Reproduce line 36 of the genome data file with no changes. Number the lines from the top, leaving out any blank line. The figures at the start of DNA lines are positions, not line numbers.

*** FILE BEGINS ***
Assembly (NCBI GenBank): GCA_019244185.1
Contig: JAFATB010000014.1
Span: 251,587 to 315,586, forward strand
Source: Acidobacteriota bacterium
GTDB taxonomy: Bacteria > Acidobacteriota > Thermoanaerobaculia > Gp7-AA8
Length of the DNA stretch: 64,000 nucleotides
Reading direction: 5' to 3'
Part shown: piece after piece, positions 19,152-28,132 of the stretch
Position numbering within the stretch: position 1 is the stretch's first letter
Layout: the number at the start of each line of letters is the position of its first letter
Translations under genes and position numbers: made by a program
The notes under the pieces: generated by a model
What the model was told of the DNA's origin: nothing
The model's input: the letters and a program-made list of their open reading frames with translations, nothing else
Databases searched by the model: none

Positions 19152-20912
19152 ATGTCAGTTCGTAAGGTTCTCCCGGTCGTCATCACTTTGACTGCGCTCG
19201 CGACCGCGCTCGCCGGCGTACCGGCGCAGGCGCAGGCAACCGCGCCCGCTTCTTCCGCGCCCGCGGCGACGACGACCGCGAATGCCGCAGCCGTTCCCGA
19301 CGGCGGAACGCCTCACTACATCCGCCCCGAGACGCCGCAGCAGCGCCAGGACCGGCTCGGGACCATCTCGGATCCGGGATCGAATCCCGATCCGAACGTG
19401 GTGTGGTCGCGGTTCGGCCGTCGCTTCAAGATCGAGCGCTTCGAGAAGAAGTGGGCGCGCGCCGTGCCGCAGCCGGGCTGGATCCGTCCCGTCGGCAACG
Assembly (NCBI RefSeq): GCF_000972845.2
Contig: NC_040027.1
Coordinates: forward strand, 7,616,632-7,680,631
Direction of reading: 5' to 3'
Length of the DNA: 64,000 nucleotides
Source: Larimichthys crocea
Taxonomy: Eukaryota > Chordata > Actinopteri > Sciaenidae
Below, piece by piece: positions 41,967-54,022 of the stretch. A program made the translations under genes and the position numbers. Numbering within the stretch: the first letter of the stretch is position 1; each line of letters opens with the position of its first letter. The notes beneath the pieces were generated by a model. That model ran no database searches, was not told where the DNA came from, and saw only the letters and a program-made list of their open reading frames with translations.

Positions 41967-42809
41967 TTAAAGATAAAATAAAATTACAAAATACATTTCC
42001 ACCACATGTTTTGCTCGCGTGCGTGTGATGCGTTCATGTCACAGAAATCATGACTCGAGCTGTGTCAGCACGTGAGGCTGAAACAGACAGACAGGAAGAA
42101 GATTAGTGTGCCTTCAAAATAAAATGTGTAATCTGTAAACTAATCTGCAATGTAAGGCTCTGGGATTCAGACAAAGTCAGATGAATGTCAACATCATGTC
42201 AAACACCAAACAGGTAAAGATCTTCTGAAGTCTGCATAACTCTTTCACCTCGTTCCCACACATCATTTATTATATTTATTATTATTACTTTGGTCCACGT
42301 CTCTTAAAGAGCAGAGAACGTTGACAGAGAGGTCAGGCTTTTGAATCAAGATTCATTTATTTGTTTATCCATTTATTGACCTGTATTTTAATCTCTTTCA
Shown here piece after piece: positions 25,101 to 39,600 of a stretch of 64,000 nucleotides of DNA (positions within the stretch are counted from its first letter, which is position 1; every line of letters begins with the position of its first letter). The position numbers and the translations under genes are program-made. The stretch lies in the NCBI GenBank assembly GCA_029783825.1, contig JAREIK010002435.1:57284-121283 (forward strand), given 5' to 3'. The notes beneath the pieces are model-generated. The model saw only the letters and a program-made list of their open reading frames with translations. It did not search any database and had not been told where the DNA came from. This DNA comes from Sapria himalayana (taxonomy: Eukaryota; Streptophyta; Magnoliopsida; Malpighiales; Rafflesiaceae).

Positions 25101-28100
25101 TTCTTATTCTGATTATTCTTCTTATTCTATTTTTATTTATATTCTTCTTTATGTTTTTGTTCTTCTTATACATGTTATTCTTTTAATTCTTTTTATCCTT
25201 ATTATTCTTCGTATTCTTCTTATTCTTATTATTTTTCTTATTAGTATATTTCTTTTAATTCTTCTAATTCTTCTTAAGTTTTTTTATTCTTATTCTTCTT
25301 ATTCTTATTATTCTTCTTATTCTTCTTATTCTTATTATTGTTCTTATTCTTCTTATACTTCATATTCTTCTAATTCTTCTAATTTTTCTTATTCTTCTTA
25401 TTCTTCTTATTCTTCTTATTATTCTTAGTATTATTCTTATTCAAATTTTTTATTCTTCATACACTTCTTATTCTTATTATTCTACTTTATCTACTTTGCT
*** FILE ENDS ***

Positions 25101-28100